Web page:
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Although infrared (IR) absorption spectroscopy has the ability to quantify complex biomolecules and their structural conformations, analyzing proteins in aqueous solutions with the technique can be a challenge due to the fact that strong IR absorption of water will overwhelm the detection system’s limited dynamic range. As a result, the yield is only a very short path and a limited concentration sensitivity. Young Jong Lee and his colleagues at the Biosystems and Biomaterials Division of the National Institute of Standards and Technology in Gaithersburg, Maryland, have developed a solvent absorption compensation (SAC) approach which, by distinguishing the analyte signal over the full dynamic range at each wavelength, can improve the sensitivity of the concentration and extend the available pathlength. Lee spoke to Spectroscopy about this approach.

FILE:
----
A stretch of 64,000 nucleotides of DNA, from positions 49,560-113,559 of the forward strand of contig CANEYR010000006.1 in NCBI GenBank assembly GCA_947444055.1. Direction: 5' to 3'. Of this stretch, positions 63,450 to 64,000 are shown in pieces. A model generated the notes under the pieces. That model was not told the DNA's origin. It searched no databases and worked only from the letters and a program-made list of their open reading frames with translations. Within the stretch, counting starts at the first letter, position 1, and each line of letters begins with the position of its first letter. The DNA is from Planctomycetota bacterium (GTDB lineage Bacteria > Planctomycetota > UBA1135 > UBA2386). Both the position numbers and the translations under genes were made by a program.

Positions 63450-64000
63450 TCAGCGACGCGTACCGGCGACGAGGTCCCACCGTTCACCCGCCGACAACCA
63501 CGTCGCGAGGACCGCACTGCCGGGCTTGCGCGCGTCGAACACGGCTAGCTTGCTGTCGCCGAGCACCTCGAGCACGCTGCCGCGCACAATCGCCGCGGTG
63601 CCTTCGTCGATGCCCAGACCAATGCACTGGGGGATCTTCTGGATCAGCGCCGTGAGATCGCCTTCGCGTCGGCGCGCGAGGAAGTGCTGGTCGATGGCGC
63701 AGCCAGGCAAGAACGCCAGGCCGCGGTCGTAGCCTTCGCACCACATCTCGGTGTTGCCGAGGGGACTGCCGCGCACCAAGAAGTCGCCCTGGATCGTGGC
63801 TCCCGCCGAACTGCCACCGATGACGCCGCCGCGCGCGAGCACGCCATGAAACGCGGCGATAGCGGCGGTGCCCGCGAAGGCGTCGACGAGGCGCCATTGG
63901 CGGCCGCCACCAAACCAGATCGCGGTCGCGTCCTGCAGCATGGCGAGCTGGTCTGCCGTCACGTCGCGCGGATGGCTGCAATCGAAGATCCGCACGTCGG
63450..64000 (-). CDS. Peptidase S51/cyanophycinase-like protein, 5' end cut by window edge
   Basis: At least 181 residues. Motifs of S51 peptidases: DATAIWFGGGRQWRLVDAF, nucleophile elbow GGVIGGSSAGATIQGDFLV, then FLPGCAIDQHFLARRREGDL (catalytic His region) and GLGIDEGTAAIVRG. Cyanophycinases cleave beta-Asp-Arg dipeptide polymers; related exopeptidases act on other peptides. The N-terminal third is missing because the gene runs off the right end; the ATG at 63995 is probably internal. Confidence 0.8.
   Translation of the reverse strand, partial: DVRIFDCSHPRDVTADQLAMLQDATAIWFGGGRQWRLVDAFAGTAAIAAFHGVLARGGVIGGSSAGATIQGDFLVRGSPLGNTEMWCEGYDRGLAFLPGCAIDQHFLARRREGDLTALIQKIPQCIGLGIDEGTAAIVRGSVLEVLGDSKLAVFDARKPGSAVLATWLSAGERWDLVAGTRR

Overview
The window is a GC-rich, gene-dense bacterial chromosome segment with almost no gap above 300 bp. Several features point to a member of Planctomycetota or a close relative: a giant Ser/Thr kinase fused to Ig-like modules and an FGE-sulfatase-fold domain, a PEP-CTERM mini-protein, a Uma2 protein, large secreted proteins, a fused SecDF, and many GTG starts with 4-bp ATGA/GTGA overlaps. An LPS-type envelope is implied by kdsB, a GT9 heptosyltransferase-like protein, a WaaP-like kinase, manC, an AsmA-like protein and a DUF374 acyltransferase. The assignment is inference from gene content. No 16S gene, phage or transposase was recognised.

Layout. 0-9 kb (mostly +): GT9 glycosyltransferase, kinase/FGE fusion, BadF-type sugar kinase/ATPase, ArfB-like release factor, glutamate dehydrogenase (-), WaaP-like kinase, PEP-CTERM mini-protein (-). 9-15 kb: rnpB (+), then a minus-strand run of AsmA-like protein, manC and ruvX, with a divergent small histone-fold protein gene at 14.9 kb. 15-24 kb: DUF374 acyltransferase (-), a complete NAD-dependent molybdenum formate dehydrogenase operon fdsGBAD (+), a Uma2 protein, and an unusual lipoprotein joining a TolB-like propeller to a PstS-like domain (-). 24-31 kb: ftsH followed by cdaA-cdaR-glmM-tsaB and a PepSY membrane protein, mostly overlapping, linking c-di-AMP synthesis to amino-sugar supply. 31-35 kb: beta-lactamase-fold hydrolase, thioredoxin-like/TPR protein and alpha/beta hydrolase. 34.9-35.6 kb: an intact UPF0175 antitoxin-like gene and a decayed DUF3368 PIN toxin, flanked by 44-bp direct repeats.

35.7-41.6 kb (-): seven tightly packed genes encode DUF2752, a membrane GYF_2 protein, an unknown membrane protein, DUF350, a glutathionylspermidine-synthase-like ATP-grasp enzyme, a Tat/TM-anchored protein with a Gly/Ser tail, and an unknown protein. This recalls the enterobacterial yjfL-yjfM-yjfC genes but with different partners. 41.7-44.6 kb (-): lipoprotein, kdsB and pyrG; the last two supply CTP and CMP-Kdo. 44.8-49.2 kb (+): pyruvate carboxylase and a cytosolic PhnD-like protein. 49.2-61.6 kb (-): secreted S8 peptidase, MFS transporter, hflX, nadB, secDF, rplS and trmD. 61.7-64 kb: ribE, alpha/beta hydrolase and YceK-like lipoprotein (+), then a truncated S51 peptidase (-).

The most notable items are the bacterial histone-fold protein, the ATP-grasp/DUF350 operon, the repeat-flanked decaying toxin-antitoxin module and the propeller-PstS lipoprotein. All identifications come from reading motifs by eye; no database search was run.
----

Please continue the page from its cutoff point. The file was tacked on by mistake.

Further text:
In a recent paper (1), you present a SAC approach to analyze proteins in an aqueous solution using infrared spectroscopy that can improve the concentration sensitivity and extend the available pathlength by distinguishing the analyte signal over the full dynamic range at each wavelength. Why is this important? In what analyses or research would this ability be especially beneficial?
The measurement of an absorption spectrum of a sample with a transparent solvent is typically not limited by the dynamic range of the detection system. However, when a solvent or a reference material used for an absorption measurement absorbs the incident light strongly at a narrow spectral range, the available dynamic range becomes reduced and cannot distinguish the analyte signal with the full dynamic resolution in the local spectral range. The strong IR absorption by water notoriously has limited its application to hydrated samples, such as protein solutions and live cells. In particular, the most prominent IR band of protein overlaps with the broad bending peak of water, suffering significantly reduced sensitivity. The SAC method can eliminate the substantial water absorption contribution and, thus, measure the protein spectrum with a > 100 times improved signal-to-noise ratio. This new approach will be especially beneficial to biosciences and biotechnologies that need to characterize biomolecules in intact hydrated conditions.